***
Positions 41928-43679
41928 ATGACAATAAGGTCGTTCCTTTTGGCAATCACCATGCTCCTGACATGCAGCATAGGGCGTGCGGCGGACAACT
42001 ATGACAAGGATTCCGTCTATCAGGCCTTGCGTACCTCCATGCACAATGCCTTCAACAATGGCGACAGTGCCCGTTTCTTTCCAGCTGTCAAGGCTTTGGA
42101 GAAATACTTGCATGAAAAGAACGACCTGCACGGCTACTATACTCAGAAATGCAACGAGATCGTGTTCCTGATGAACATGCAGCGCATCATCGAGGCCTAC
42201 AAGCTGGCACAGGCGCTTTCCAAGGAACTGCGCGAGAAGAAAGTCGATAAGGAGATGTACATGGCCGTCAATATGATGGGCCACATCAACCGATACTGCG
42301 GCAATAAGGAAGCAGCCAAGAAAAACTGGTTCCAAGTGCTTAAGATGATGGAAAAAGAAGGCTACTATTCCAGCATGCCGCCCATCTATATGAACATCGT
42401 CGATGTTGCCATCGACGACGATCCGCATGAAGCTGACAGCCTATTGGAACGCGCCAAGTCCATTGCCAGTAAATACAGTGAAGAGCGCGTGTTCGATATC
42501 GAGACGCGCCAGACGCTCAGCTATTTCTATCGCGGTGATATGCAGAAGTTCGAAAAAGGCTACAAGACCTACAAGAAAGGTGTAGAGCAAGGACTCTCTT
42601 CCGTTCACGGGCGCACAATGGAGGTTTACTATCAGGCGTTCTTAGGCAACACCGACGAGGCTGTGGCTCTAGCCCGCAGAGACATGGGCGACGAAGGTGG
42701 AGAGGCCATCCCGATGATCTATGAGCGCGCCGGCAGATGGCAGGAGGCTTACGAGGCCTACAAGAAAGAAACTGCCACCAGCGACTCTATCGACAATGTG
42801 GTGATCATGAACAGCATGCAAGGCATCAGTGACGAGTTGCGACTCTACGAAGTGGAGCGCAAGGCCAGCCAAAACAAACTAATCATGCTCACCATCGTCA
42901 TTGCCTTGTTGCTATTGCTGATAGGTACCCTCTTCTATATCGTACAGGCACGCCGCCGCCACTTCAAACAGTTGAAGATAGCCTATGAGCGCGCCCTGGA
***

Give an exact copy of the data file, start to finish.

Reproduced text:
Positions 41928-43679
41928 ATGACAATAAGGTCGTTCCTTTTGGCAATCACCATGCTCCTGACATGCAGCATAGGGCGTGCGGCGGACAACT
42001 ATGACAAGGATTCCGTCTATCAGGCCTTGCGTACCTCCATGCACAATGCCTTCAACAATGGCGACAGTGCCCGTTTCTTTCCAGCTGTCAAGGCTTTGGA
42101 GAAATACTTGCATGAAAAGAACGACCTGCACGGCTACTATACTCAGAAATGCAACGAGATCGTGTTCCTGATGAACATGCAGCGCATCATCGAGGCCTAC
42201 AAGCTGGCACAGGCGCTTTCCAAGGAACTGCGCGAGAAGAAAGTCGATAAGGAGATGTACATGGCCGTCAATATGATGGGCCACATCAACCGATACTGCG
42301 GCAATAAGGAAGCAGCCAAGAAAAACTGGTTCCAAGTGCTTAAGATGATGGAAAAAGAAGGCTACTATTCCAGCATGCCGCCCATCTATATGAACATCGT
42401 CGATGTTGCCATCGACGACGATCCGCATGAAGCTGACAGCCTATTGGAACGCGCCAAGTCCATTGCCAGTAAATACAGTGAAGAGCGCGTGTTCGATATC
42501 GAGACGCGCCAGACGCTCAGCTATTTCTATCGCGGTGATATGCAGAAGTTCGAAAAAGGCTACAAGACCTACAAGAAAGGTGTAGAGCAAGGACTCTCTT
42601 CCGTTCACGGGCGCACAATGGAGGTTTACTATCAGGCGTTCTTAGGCAACACCGACGAGGCTGTGGCTCTAGCCCGCAGAGACATGGGCGACGAAGGTGG
42701 AGAGGCCATCCCGATGATCTATGAGCGCGCCGGCAGATGGCAGGAGGCTTACGAGGCCTACAAGAAAGAAACTGCCACCAGCGACTCTATCGACAATGTG
42801 GTGATCATGAACAGCATGCAAGGCATCAGTGACGAGTTGCGACTCTACGAAGTGGAGCGCAAGGCCAGCCAAAACAAACTAATCATGCTCACCATCGTCA
42901 TTGCCTTGTTGCTATTGCTGATAGGTACCCTCTTCTATATCGTACAGGCACGCCGCCGCCACTTCAAACAGTTGAAGATAGCCTATGAGCGCGCCCTGGA